An integrated modeling system for estimating glacier and snow melt driven streamflow from remote sensing and earth system data products in the Himalayas

M. E. Brown*, A. E. Racoviteanu, D. G. Tarboton, A. Sen Gupta, J. Nigro, F. Policelli, S. Habib, M. Tokay, M. S. Shrestha, S. Bajracharya, P. Hummel, M. Gray, P. Duda, B. Zaitchik, V. Mahat, G. Artan, S. Tokar

*Corresponding author for this work

Research output: Contribution to journalArticlepeer-review

50 Citations (SciVal)


Quantification of the contribution of the hydrologic components (snow, ice and rain) to river discharge in the Hindu Kush Himalayan (HKH) region is important for decision-making in water sensitive sectors, and for water resources management and flood risk reduction. In this area, access to and monitoring of the glaciers and their melt outflow is challenging due to difficult access, thus modeling based on remote sensing offers the potential for providing information to improve water resources management and decision making. This paper describes an integrated modeling system developed using downscaled NASA satellite based and earth system data products coupled with in-situ hydrologic data to assess the contribution of snow and glaciers to the flows of the rivers in the HKH region. Snow and glacier melt was estimated using the Utah Energy Balance (UEB) model, further enhanced to accommodate glacier ice melt over clean and debris-covered tongues, then meltwater was input into the USGS Geospatial Stream Flow Model (GeoSFM). The two model components were integrated into Better Assessment Science Integrating point and Nonpoint Sources modeling framework (BASINS) as a user-friendly open source system and was made available to countries in high Asia. Here we present a case study from the Langtang Khola watershed in the monsoon-influenced Nepal Himalaya, used to validate our energy balance approach and to test the applicability of our modeling system. The snow and glacier melt model predicts that for the eight years used for model evaluation (October 2003-September 2010), the total surface water input over the basin was 9.43. m, originating as 62% from glacier melt, 30% from snowmelt and 8% from rainfall. Measured streamflow for those years were 5.02. m, reflecting a runoff coefficient of 0.53. GeoSFM simulated streamflow was 5.31. m indicating reasonable correspondence between measured and model confirming the capability of the integrated system to provide a quantification of water availability.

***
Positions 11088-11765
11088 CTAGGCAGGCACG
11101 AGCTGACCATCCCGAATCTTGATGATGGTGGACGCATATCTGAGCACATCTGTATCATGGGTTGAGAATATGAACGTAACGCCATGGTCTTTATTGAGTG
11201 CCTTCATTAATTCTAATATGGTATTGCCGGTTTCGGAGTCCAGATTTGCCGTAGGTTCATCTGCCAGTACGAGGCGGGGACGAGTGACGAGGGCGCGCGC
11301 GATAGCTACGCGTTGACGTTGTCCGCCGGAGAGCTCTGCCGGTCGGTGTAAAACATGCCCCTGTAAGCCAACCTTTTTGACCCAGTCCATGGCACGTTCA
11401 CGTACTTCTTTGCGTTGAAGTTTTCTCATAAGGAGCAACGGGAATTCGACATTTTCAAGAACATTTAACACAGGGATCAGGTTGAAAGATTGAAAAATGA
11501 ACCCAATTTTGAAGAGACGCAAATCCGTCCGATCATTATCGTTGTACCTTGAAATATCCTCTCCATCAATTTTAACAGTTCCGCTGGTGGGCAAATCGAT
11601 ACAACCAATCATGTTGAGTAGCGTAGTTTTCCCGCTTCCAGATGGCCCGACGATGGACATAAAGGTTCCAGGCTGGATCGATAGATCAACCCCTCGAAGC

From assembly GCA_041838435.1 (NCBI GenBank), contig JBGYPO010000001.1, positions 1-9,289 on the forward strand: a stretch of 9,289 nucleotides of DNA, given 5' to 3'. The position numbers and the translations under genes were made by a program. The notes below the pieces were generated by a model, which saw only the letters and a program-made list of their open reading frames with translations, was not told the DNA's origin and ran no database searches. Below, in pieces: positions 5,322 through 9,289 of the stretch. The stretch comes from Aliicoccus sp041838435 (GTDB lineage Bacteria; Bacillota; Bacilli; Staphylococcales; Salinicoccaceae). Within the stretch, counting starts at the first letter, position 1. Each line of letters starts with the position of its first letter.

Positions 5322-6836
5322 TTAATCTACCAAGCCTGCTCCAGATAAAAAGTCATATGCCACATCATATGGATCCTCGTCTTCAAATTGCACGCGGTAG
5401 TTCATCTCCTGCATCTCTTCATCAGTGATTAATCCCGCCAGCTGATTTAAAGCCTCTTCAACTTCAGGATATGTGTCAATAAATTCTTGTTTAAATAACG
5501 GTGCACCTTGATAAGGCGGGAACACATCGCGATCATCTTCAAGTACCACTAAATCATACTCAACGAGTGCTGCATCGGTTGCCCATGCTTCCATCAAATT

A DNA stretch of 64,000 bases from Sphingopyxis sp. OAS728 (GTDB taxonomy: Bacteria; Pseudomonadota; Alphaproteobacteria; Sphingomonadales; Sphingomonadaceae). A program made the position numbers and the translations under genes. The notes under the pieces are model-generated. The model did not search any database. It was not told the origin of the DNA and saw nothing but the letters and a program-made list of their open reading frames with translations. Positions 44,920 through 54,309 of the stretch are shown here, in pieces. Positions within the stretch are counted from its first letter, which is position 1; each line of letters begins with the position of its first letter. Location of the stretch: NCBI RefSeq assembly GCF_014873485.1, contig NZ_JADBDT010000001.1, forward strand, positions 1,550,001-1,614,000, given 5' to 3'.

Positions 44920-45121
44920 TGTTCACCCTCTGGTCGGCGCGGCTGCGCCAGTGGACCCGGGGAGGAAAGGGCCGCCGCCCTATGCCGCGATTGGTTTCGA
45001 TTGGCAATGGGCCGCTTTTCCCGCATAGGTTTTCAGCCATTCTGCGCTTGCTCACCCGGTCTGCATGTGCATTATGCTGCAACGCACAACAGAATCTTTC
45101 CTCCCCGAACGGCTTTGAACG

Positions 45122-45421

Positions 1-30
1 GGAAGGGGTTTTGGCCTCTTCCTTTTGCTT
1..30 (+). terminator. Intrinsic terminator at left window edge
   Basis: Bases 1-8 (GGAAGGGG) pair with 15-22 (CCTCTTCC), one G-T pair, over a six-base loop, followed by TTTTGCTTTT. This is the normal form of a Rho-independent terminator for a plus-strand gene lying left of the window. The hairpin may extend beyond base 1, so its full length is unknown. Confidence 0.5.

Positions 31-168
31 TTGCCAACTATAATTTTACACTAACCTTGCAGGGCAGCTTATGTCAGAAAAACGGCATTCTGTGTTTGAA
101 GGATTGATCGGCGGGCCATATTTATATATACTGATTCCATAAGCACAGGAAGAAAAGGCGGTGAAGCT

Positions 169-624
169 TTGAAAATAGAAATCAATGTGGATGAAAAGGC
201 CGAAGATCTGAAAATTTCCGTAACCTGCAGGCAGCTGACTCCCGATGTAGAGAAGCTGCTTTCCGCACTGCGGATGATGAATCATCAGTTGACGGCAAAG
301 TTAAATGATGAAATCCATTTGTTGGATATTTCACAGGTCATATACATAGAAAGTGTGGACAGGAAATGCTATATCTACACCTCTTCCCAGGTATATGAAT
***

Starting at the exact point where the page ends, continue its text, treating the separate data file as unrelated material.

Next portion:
Original languageEnglish
Pages (from-to)1859-1869
Number of pages11
JournalJournal of Hydrology
Issue numberPart B
Early online date30 Sept 2014
Publication statusPublished - 07 Nov 2014
Externally publishedYes


  • Energy balance
  • Glacier melt
  • Himalayas
  • Stream flow


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